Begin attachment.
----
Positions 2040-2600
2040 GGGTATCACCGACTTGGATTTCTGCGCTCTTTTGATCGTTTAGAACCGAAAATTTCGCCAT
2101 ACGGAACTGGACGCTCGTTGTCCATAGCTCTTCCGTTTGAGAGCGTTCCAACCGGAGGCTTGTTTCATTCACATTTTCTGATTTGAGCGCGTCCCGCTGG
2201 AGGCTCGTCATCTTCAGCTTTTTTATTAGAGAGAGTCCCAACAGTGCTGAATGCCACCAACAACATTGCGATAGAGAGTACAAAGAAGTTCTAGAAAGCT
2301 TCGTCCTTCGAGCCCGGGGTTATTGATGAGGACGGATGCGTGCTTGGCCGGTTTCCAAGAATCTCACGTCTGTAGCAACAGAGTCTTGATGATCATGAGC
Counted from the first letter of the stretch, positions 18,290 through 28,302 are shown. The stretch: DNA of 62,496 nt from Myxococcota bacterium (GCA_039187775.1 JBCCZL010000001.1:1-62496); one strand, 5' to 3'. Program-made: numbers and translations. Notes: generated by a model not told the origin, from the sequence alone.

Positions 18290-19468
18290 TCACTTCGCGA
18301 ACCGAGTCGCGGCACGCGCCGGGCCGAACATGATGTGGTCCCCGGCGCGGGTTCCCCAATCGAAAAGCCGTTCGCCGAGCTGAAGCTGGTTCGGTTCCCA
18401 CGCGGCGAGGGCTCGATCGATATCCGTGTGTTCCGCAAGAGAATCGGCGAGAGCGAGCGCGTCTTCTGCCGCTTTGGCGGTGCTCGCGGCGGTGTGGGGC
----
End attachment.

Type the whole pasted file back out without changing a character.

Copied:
Positions 2040-2600
2040 GGGTATCACCGACTTGGATTTCTGCGCTCTTTTGATCGTTTAGAACCGAAAATTTCGCCAT
2101 ACGGAACTGGACGCTCGTTGTCCATAGCTCTTCCGTTTGAGAGCGTTCCAACCGGAGGCTTGTTTCATTCACATTTTCTGATTTGAGCGCGTCCCGCTGG
2201 AGGCTCGTCATCTTCAGCTTTTTTATTAGAGAGAGTCCCAACAGTGCTGAATGCCACCAACAACATTGCGATAGAGAGTACAAAGAAGTTCTAGAAAGCT
2301 TCGTCCTTCGAGCCCGGGGTTATTGATGAGGACGGATGCGTGCTTGGCCGGTTTCCAAGAATCTCACGTCTGTAGCAACAGAGTCTTGATGATCATGAGC
Counted from the first letter of the stretch, positions 18,290 through 28,302 are shown. The stretch: DNA of 62,496 nt from Myxococcota bacterium (GCA_039187775.1 JBCCZL010000001.1:1-62496); one strand, 5' to 3'. Program-made: numbers and translations. Notes: generated by a model not told the origin, from the sequence alone.

Positions 18290-19468
18290 TCACTTCGCGA
18301 ACCGAGTCGCGGCACGCGCCGGGCCGAACATGATGTGGTCCCCGGCGCGGGTTCCCCAATCGAAAAGCCGTTCGCCGAGCTGAAGCTGGTTCGGTTCCCA
18401 CGCGGCGAGGGCTCGATCGATATCCGTGTGTTCCGCAAGAGAATCGGCGAGAGCGAGCGCGTCTTCTGCCGCTTTGGCGGTGCTCGCGGCGGTGTGGGGC